By Donna Squires
I just happened to catch Avis Rideout’s interview on television. I was so stirred by her passion for the Thai orphans in her care that I was moved to volunteer for her cause. In my time with her, I got to know Avis as an exuberant, energetic, determined person with that wonderful Newfoundland sense of humour.
Avis and her husband Roy - both from Newfoundland and Labrador - have been serving as missionaries in Thailand for decades, during which time they’ve witnessed much suffering. The AIDS epidemic has created a generation of orphans there; at the height of the crisis, so many were dying that they were buried in mass graves. The children left behind had no family to care for them - in some cases, no one even knew their names. Avis and Roy formed a special bond with one of those babies, a little girl who was near death when they met her in a government-run orphanage where Avis volunteered. They took Nikki into their home and nursed her back to health.
The plight of those children, including Nikki, led to the foundation of a special home for these orphans called Nikki’s Place Agape Home in Chiang Mai, Thailand in 1996. Agape is a word for Christian love, a love of self-sacrifice. It is at the heart of what this orphanage provides: more than just shelter and food, there is love.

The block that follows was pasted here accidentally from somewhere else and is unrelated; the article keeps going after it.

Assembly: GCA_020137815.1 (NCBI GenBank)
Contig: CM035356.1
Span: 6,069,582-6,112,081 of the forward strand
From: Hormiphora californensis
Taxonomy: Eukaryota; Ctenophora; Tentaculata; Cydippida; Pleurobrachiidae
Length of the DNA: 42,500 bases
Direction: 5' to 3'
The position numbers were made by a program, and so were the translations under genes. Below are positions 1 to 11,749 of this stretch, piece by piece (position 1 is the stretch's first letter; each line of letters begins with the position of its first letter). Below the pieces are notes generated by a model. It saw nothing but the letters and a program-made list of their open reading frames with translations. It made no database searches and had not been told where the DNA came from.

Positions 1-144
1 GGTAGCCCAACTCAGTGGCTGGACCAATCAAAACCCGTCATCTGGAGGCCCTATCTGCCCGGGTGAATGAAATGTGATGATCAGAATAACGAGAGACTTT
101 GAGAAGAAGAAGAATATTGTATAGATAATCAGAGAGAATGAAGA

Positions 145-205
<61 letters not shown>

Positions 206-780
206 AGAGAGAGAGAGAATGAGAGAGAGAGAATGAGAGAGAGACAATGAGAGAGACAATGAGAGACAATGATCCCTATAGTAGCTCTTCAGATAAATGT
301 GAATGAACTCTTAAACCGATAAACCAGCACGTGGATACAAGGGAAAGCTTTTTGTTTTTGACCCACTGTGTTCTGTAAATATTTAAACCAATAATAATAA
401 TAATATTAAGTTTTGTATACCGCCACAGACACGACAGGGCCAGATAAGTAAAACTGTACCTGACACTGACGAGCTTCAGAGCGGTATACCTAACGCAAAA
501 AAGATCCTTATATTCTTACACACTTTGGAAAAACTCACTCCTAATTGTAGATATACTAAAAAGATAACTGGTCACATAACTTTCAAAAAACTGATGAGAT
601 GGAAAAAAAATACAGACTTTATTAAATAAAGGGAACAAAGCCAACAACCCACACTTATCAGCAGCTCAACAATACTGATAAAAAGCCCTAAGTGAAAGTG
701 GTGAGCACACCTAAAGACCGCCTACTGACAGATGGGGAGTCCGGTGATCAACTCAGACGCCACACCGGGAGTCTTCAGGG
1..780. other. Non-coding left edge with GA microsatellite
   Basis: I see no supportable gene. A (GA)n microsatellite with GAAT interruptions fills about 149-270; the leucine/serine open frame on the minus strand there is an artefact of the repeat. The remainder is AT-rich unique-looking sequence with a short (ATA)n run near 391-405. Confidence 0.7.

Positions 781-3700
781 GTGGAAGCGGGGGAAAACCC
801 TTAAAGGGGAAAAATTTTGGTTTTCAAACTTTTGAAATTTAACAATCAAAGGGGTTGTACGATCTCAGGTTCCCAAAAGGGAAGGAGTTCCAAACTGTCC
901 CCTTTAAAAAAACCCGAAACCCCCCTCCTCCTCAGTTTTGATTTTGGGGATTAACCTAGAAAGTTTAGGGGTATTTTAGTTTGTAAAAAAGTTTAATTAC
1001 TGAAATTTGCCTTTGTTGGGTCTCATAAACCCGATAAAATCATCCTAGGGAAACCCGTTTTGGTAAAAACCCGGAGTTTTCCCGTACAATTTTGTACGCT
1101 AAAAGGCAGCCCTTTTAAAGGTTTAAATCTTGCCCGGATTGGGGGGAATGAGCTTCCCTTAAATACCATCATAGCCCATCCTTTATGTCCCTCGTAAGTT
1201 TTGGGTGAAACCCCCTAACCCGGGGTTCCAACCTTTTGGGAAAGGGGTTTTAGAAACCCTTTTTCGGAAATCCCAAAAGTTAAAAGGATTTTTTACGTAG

The Thai nannies and the volunteers from all over the world, as instructed by Avis, ensure the children are held, touched and cared for as if they were their own. Avis herself (pictured left) is very much a hands-on mother: cutting the kids’ hair, driving the bus, always found somewhere in the facility interacting with the children.
Most of the children in Nikki’s Place Agape Home are HIV positive. With advances in medicine in the last couple of decades, more people are now living with HIV than dying from it. As a result, many of the children nursed by Avis and her team are living longer, healthier lives. During my time as a volunteer in 2010, when there were more than 70 children being cared for, I saw at least 20 teenagers move into their own homes with adoptive parents.
Nikki’s Place Agape Home can currently care for more than 100 orphans aged 0-21. Recognizing the community needs, the home’s mission has expanded over the years. Avis has added a mother and baby unit for mothers with HIV/AIDS who want to stay with their children, and she has created a program that seeks to keep parents with their children in their own homes by providing a stipend to families living with HIV/AIDS.
Avis Rideout is, as we say in Newfoundland and Labrador, a bonifed, original character. She has nursed and loved many children over the years, none less than her very own. She and Roy have six children, including Nikki, who is now a beautiful, much healthier, 21-year-old woman.
For more information, visit www.nikkisplace.org